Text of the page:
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Hackers Attack SingHealth: Data of 1.5 Million Patients Compromised, PM Lee the Prime Target

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Hackers successfully attacked SingHealth’s computer database in what’s been touted as Singapore’s worst-ever cyberattack.

The hackers illegally accessed records of 1.5 million patients, and copied information such as their name, NRIC numbers and addresses.

160,000 of the patients had records of their dispensed medication stolen as well.

The hackers “specifically and repeatedly” targeted Prime Minister Lee Hsien Loong’s personal particulars and outpatient medication data

PM Lee, acknowledging that his outpatient medical data had been stolen, said there was nothing alarming that hackers would find.

“I don’t know what the attackers were hoping to find. Perhaps they were hunting for some dark state secret, or at least something to embarrass me. If so, they would have been disappointed. My medication data is not something I would ordinarily tell people about, but there is nothing alarming in it.”

According to the Health Ministry, the hacking took place between 27 Jun and 4 Jul this year.

The hackers accessed the SingHealth’s IT system through an initial breach on a front-end work station, where they then obtained privileged account credentials to access to the database

MOH says that hackers did not delete patient records.

The Integrated Health Information Systems (IHiS), the technology agency for the public healthcare sector, first detected unusual activity on one of SingHealth’s IT databases on 4 Jul.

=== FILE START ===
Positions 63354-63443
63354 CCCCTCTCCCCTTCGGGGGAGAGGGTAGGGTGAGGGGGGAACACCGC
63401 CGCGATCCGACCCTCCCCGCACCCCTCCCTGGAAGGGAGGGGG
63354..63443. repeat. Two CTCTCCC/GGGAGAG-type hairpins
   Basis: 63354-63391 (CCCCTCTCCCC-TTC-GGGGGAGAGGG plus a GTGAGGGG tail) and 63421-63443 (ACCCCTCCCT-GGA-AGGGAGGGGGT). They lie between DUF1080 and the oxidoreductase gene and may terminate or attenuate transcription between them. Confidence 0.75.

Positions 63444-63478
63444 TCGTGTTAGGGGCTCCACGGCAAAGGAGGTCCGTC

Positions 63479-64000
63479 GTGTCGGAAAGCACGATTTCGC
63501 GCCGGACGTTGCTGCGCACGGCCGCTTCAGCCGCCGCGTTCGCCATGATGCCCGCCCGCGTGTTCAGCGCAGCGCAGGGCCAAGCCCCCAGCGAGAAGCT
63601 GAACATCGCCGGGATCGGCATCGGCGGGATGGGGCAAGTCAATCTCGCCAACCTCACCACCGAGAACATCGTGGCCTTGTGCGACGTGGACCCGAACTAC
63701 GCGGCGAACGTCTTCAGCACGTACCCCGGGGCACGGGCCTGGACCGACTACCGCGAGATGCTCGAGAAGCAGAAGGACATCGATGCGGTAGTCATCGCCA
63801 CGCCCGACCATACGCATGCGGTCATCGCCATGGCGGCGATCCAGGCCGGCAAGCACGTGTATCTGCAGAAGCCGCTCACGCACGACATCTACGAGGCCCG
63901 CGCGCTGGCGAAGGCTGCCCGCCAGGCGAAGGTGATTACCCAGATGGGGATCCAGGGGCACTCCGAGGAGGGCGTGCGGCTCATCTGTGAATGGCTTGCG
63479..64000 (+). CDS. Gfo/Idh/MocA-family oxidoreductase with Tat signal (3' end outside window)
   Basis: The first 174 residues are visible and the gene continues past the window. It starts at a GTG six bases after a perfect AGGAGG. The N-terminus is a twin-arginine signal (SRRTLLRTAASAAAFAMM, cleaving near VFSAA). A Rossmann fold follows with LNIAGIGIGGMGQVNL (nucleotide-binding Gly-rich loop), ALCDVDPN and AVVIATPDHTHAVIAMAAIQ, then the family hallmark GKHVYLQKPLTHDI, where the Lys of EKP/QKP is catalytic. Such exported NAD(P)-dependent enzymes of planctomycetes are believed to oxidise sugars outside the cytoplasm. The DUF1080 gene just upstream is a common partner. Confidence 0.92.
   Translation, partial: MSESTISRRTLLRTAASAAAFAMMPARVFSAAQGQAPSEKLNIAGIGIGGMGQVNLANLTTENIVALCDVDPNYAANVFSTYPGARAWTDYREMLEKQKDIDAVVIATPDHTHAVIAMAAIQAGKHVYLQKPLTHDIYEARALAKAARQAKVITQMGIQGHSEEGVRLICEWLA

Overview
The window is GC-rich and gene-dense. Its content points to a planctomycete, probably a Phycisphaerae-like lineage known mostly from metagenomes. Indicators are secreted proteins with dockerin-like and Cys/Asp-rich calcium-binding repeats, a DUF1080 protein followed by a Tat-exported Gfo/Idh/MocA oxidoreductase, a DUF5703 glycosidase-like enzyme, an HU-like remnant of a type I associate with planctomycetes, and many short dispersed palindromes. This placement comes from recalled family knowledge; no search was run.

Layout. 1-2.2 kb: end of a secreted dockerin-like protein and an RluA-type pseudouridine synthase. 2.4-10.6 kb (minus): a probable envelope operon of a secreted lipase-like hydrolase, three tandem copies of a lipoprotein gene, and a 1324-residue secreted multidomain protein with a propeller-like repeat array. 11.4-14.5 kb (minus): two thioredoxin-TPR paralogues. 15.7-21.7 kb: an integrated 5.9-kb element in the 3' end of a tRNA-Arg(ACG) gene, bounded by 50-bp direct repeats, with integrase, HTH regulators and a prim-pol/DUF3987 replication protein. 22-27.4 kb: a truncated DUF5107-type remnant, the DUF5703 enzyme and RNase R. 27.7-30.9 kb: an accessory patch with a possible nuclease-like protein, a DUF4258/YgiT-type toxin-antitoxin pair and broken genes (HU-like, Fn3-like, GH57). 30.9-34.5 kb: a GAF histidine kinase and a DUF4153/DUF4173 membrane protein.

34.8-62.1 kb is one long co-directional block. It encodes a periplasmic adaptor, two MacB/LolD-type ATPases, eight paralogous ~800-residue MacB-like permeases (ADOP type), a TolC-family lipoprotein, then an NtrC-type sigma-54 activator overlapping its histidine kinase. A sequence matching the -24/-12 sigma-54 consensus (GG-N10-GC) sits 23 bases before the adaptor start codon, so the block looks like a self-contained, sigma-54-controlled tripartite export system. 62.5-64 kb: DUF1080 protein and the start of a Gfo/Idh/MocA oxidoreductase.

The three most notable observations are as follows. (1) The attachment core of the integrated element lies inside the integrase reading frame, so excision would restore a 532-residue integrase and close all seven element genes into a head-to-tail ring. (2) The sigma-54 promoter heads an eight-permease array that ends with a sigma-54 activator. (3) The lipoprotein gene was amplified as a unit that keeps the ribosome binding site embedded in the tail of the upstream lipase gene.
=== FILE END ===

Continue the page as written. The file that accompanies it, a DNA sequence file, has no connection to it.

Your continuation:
They implemented cybersecurity precautions and monitored the situation until 9 Jul.

On 10 Jul, MOH, SingHealth and Singapore’s cybersecurity agency were informed of the hack and forensic investigations were carried out.

SingHealth lodged a police report on 12 Jul.

So far, none of the data stolen has appeared in the public domain.

There has also been no evidence of a similar breach in the other public healthcare and Government IT systems.

If you visited one of SingHealth’s specialist outpatient clinics or polyclinics between 1 May, 2015 and 4 Jul, 2018, chances are that you are affected.

Those affected should look out for “abnormalities” and “unusual activities” in their emails and transactions and report the matter to the police if there are any irregularities.

In addition to police investigations, a Committee of Inquiry will be set up to establish the events and contributing factors leading to the attack and the response to the incident.

The committee will also make recommendations on improvements.

 

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